Welcome back to another icon dedicated tutorial, in which we’re going to learn how to quickly create a computer settings icon inside of Figma, using nothing more than a couple of basic geometric shapes. So, assuming you already have the software up and running let’s jump straight into it!
Tutorial Details: Computer Settings Icon
- Program: Figma
- Difficulty: Beginner
- Topics Covered: Compositional Construction, Shape Alignment, Shape Adjustment
- Estimated Completion Time: 16 Minutes
Final Image: Computer Settings Icon
As with every new project, we’re going to kick things off by creating a new Draft, and then setting up a 64 x 64 px frame using the Frame tool (F), naming both the draft and frame in order to have a clear, steady workflow.
Start working on the actual icon by creating the main shape for the background, using a 56 x 56 px circle, which we will color using black (#000000), and then position to the center of the frame using the Align horizontal centers (Alt-H) and Align vertical centers (Alt-V) options.
Turn the circle that we’ve just created into a squircle, by first hitting Enter in order to go into vector edit mode, and then individually select its top and bottomanchor points, and reposition their handle’s end points so that you have a distance of 6 px between them and the outer edges of the shape. Take your time, and once you’re done hit Enter again in order to exit vector edit mode.
Quick tip: as you can see, if you zoom in close enough, you’ll be able to take advantage of Figma’s pixel grid, which allows you to make fine adjustments as the ones above.
As soon as we have our squircle, we can create the lower section of the monitor stand using a 20 x 2 px rectangle with a 1 px Corner Radius, which we will color using white (#FFFFFF) and then horizontally align to the frame (Alt-H), positioning it at a distance of 11 px from the background’s bottom anchor.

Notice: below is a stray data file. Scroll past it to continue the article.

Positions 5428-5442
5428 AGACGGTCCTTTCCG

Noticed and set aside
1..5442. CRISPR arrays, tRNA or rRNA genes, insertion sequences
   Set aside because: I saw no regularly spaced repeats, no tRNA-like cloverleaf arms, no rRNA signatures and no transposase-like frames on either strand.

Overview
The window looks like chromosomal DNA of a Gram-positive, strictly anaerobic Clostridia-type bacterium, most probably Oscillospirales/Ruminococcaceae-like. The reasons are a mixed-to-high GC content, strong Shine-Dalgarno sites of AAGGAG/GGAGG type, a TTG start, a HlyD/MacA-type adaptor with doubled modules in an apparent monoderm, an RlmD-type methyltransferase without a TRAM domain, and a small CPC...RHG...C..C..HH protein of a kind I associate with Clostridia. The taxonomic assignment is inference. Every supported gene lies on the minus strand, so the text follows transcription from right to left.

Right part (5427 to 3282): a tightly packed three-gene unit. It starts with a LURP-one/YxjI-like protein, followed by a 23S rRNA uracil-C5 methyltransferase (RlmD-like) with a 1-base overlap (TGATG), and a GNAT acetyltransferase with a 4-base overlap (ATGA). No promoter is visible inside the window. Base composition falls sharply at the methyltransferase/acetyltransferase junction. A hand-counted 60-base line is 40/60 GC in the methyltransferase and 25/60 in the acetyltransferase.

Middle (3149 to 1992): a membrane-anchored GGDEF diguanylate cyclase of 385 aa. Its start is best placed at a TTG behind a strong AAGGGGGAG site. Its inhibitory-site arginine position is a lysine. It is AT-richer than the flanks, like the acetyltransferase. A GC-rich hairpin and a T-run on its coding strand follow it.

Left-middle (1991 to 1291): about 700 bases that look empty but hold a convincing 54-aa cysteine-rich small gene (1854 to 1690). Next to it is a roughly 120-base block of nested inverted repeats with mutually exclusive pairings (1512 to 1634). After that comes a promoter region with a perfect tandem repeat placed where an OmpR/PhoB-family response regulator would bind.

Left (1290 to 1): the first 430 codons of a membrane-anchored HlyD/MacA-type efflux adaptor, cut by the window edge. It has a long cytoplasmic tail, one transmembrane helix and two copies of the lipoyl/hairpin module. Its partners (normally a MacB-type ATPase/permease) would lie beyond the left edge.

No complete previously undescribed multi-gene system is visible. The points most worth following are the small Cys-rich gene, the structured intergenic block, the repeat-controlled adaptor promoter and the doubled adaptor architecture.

Add the stand’s leg segment using an 8 x 4 px rectangle, which we will color using white (#FFFFFF) making sure to position it on top of the previous shape as seen in the reference image. Once you’re done, select and group both of the stand’s composing shapes and group them together using the Control-G keyboard shortcut.
Create the main shape for the screen using a 32 x 24 px rectangle (#FFFFFF) with a 4 px Corner Radius, which we will position at a distance of 4 px from the shapes that we’ve just grouped.
Create the main shape for the bottom slider using a 16 x 2 px rectangle (#000000) with a 1 px Corner Radius, which we will position at a distance of 5 px from the screen’s bottom edge.
Quickly add the knob using a 4 x 4 px square with a 1 px Corner Radius, which we will color using black (#000000), and then position at a distance of 2 px from the previous shape’s left edge, making sure to group them afterwards using the Control-G keyboard shortcut.
Add the remaining sliders using two copies of the one that we’ve just finished working on, by simply holding down the Alt key and then dragging an instance at the time, making sure to position them at a distance of 2 px from one another.
Finish off the computer settings icon, and with it the project itself by horizontally flipping the middle slider by either right clicking > Flip horizontal or by using the Shift-H keyboard shortcut. Once you’re done, don’t forget to select and group all of the icon’s composing shapes using the Control-G keyboard shortcut.
As always, I hope you had fun working on the project, and managed to learn something new and useful during the process.
That being said, we’re going to continue our Figma series with new projects, so stick around since things are about to get interesting!